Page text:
While little-known on this side of the Atlantic, Kenny Wayne Shepherd has been making waves for over twenty years now in the American blues scene. Held up by many as the saviour of the genre, Shepherd’s virtuoso yet soulful guitar playing, coupled with an eagerness to adopt elements of other musical styles, has informed a string of albums which both celebrate the history of the blues and point towards its possible future. Lay It On Down is, in Shepherd’s words, his most song-focused album yet, and features collaborations with the cream of Nashville’s songwriting elite. The record as a whole accordingly sees Shepherd and his band move further away from their blues roots than ever before…with very mixed results.

A desire to evolve one’s sound is natural for an accomplished musician, but Lay It On Down doesn’t move Shepherd’s music forward so much as backward and to the side. While his pilgrimage to Nashville has resulted in some lush vocal harmonies on tracks like Baby Got Gone and Louisiana Rain, these songs also betray the worst aspects of the country and western ‘production line’ mentality, with predictable song structures, cringe-inducing lyrics and overly glossy production techniques. These problems recur throughout Lay It On Down, most notably in the mediocre AOR rock of Nothing but the Night and the boyband-esque brassy pop of Diamonds & Gold, the overall character of the album having a sickly commercial sheen.

It’s not all bad, though. While Shepherd has drastically curtailed his guitar soloing for this album it’s still thrilling to hear him let rip occasionally, and on tracks like She’s $$$ and Down for Love he remains more inventive and passionate in his playing than any other blues guitarist of his generation. What’s more, singer Noah Hunt’s gravelly tones are a joy to hear again, and his ever-powerful voice carries tracks like Hard Lession Learned and How Low Can You Go, while also somehow managing to sell their uninspired lyrics to us. Sadly, Hunt is sidelined for much of the album, with Shepherd taking lead vocal duties on nearly half the tracks despite his merely adequate singing voice.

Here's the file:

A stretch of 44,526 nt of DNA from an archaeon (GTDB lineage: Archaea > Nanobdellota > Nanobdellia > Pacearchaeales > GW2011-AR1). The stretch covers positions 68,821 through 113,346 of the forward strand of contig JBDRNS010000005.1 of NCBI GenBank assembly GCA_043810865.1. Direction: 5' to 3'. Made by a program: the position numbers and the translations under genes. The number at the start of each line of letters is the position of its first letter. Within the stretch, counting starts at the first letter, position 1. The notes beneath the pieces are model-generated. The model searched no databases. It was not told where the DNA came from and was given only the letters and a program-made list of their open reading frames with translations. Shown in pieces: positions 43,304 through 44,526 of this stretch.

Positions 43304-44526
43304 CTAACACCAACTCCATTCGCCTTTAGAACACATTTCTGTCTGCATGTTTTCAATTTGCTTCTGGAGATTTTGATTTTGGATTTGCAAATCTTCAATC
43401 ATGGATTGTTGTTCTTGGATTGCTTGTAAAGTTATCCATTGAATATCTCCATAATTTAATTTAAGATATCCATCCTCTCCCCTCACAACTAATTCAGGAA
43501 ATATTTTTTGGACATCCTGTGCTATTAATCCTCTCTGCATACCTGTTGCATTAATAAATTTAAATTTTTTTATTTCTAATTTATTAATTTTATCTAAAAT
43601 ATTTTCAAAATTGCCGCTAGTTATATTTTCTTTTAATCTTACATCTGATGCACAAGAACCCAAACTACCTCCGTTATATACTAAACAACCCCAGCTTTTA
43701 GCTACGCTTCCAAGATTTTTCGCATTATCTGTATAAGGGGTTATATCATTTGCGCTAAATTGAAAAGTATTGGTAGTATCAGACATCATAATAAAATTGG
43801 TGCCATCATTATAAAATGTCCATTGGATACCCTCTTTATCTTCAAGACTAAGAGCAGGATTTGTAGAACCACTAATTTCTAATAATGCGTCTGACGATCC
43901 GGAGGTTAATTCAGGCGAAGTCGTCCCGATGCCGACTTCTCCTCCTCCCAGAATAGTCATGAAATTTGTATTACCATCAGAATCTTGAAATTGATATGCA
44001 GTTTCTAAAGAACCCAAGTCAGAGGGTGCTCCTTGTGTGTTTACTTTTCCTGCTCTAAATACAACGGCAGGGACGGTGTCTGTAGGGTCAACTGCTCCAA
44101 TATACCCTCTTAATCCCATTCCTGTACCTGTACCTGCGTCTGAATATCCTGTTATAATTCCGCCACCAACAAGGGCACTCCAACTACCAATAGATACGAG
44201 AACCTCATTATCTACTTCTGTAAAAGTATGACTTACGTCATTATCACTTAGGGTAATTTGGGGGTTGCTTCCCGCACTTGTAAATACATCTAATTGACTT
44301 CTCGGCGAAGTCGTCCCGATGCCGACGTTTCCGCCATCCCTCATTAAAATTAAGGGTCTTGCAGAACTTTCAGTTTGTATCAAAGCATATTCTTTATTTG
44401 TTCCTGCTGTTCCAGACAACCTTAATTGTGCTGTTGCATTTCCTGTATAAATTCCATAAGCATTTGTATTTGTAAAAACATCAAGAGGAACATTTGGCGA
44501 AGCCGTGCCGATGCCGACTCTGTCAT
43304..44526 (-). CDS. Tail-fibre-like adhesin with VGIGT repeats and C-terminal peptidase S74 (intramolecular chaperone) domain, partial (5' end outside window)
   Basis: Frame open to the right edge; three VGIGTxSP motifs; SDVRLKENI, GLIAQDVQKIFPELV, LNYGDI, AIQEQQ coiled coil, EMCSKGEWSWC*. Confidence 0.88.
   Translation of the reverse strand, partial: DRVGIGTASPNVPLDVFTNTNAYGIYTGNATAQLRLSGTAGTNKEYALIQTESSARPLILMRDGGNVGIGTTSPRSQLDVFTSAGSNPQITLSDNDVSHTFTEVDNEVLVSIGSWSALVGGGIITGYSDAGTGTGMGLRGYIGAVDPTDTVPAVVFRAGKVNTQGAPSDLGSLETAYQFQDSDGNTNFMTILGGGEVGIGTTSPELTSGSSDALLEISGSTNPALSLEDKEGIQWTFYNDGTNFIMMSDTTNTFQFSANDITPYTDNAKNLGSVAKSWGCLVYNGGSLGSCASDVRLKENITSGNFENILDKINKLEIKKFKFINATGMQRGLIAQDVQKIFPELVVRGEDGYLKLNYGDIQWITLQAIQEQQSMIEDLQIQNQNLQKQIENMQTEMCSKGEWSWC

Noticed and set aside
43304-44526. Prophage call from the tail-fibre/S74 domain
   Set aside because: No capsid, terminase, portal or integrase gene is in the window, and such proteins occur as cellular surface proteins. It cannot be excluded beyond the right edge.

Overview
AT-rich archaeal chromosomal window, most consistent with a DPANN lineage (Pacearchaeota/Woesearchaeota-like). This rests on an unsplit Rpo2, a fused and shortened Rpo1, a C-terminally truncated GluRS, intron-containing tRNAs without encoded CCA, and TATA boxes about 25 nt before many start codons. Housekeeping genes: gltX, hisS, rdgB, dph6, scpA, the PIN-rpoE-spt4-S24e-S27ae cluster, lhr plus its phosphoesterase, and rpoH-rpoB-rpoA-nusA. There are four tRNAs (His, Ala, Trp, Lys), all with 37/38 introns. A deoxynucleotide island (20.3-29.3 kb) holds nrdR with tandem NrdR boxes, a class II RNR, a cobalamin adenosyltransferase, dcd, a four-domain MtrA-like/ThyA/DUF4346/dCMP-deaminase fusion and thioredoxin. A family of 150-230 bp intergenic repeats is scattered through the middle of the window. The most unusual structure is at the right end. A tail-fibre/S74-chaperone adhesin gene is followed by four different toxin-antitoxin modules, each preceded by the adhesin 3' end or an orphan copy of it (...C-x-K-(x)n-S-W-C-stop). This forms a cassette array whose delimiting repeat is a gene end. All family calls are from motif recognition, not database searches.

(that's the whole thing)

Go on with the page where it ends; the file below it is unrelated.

Perhaps Kenny Wayne Shepherd needed to make Lay It On Down, if only to get it out of his system. But if he truly wants to keep writing songs like these he’d be better off giving them to other artists to perform, because although it’s laudable for him to push his musical boundaries, even the best parts of this album feel largely forgettable. He’s capable of much better, and it sounds like this stylistic well has already run dry.

Lay It On Down is out on July 21st via Provogue/Mascot Label Group.